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03 January 2019

Back to school from a family law perspective

If you have recently separated or are considering doing so this week, whilst also covering school books, buying enough stationery to stock your own OfficeWorks and managing the last-week-of holidays behaviour of your children, I have some basic family law advice for you.
Insights from CGW family law partner, Justine Woods

If you have recently separated or are considering doing so this week, while also covering school books, buying enough stationery to stock your own Officeworks, and managing the last-week-of-holidays behaviour of your children, I have some basic family law advice for you.

You will probably have read a great deal of material on the internet about how to have a respectful, positive, decent or even ‘transformative’ divorce. Separating via this model is regarded as the ideal, and wherever possible should be implemented as it seems to help families recover and move on more quickly from the distress of separation.

The world’s most civilised divorcing couple

However it is my observation after 22 years of practising in family law, that aspiring to be the world’s most civilised divorced couple (beaten only by Gwyneth Paltrow and Chris Martin) the minute you separate can be counter-productive.

It can feel like resolving on 31 December 2017 to eat 2.5 cups of vegetables each day, pay more than the minimum repayment on your credit card, walk 10,000 steps, limit the children’s screen time to the recommended 2 minutes a day, never shop online at work or complain about your workmates … and then by mid-January being consumed by intense self-loathing when it proves impossible to be perfect.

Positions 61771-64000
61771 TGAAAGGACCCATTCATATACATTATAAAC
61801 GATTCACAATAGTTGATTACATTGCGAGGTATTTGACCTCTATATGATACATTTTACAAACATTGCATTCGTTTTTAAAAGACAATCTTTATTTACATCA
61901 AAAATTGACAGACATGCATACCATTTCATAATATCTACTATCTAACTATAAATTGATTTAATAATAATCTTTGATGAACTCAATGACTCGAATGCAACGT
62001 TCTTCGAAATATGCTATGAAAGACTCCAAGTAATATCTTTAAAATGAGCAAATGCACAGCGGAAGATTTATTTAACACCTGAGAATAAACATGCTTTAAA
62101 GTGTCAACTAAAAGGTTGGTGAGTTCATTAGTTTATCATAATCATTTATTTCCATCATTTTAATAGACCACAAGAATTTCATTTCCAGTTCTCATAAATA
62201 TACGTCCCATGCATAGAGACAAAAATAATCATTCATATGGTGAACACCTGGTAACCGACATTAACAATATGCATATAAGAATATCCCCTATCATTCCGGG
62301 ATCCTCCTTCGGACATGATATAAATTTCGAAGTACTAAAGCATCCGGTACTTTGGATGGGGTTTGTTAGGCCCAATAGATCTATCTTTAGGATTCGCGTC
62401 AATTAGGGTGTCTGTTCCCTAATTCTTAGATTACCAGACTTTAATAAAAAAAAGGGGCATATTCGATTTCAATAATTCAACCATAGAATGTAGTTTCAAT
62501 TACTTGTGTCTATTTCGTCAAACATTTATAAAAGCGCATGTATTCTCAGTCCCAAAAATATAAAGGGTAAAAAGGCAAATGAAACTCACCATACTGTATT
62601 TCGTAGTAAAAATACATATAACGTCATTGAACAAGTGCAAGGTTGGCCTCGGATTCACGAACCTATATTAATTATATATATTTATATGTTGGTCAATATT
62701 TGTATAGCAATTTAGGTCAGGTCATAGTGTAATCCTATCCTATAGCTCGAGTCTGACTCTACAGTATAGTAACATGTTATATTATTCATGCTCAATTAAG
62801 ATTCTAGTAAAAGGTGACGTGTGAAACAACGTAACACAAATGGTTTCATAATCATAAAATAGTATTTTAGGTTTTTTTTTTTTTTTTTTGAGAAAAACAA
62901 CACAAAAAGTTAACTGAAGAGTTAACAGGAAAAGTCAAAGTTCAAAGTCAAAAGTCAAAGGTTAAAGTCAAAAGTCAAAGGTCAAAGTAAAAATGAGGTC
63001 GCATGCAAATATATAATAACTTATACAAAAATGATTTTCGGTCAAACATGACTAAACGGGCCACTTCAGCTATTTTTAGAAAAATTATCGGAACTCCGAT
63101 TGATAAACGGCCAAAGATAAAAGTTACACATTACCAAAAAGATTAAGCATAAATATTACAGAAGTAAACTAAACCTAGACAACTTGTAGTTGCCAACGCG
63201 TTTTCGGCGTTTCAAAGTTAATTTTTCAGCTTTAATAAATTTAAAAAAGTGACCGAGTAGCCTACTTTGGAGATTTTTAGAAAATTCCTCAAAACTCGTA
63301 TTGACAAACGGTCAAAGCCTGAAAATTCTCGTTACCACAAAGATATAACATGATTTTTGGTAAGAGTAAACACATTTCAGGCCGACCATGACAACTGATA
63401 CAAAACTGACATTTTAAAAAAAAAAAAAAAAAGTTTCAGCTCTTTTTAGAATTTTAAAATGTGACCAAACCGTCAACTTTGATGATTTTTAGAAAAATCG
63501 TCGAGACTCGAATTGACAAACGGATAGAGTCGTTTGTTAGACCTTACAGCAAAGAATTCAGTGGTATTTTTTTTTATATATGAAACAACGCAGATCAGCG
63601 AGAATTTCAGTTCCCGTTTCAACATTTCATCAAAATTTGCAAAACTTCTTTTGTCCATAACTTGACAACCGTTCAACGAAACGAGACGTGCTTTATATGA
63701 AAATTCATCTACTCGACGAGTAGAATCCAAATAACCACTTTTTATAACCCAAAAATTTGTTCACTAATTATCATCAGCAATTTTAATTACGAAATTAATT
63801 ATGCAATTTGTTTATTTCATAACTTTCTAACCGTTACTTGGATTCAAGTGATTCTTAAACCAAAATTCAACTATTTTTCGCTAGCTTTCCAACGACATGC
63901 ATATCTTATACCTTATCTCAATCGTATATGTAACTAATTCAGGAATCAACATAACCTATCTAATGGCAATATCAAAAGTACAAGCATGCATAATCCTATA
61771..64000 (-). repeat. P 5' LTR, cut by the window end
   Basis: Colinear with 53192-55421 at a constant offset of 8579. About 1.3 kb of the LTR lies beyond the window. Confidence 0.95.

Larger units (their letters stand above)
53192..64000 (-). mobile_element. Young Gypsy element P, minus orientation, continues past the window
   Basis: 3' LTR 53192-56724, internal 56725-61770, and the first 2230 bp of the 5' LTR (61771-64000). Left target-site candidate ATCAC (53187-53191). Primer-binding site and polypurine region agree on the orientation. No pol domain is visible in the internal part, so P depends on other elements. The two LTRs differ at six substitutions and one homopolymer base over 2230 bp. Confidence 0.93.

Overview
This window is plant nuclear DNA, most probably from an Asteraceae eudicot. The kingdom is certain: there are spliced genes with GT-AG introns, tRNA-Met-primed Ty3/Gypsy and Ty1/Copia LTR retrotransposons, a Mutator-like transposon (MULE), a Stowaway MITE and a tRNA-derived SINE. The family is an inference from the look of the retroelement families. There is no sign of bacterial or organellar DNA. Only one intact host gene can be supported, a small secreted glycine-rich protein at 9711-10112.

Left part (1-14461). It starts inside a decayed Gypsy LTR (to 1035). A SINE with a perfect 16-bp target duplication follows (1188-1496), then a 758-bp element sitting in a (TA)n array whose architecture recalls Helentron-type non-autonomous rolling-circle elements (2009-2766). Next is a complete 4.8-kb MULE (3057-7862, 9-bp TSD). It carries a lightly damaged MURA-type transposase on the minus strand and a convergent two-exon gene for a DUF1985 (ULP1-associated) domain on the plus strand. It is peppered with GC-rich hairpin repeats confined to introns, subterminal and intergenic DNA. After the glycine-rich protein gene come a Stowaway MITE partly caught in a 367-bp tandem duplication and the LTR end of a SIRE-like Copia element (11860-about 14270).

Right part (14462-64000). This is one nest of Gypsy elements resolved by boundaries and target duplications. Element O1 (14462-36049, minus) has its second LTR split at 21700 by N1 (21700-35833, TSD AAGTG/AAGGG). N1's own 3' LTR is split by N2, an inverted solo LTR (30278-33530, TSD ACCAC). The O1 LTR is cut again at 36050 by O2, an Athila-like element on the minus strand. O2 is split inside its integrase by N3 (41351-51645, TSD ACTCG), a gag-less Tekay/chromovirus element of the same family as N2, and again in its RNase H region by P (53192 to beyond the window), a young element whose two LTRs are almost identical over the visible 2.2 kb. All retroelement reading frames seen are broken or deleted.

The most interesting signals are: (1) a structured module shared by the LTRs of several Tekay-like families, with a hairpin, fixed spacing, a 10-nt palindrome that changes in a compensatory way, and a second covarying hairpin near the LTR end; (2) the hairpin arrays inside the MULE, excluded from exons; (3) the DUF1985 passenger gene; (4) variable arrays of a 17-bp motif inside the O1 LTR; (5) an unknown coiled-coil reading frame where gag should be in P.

2 simple key rules

Instead I advise my clients to begin with modest goals. The most important but the trickiest of these goals is: Do not fight in front of the children.

This means do not fight at changeover, at school drop off, on the phone where they can hear you, or at a meal or outing you have organised with your ex-spouse and the children in an effort to prove that your heart is not broken, your life as you imagined it is not destroyed and that you can still celebrate events as a family.

This leads to another rule – ruthlessly assess what you can manage and, while keeping to the first rule, do just that.

Go at the pace of the most distressed spouse

When training as a mediator I learnt that negotiations can only progress at the pace of the slowest party. It might be that you can easily manage contact with your spouse, but be conscious that your ex may not and that post-separation agreements need to be framed for the party with the most grief and the least self-control.

For example, many parents tell me soon after separation that they are determined to do things amicably for the sake of the children. They propose spending Christmas Day together, hosting joint birthday parties, still going on the pre-booked family holiday as a family or taking their child to the first day of school as a couple.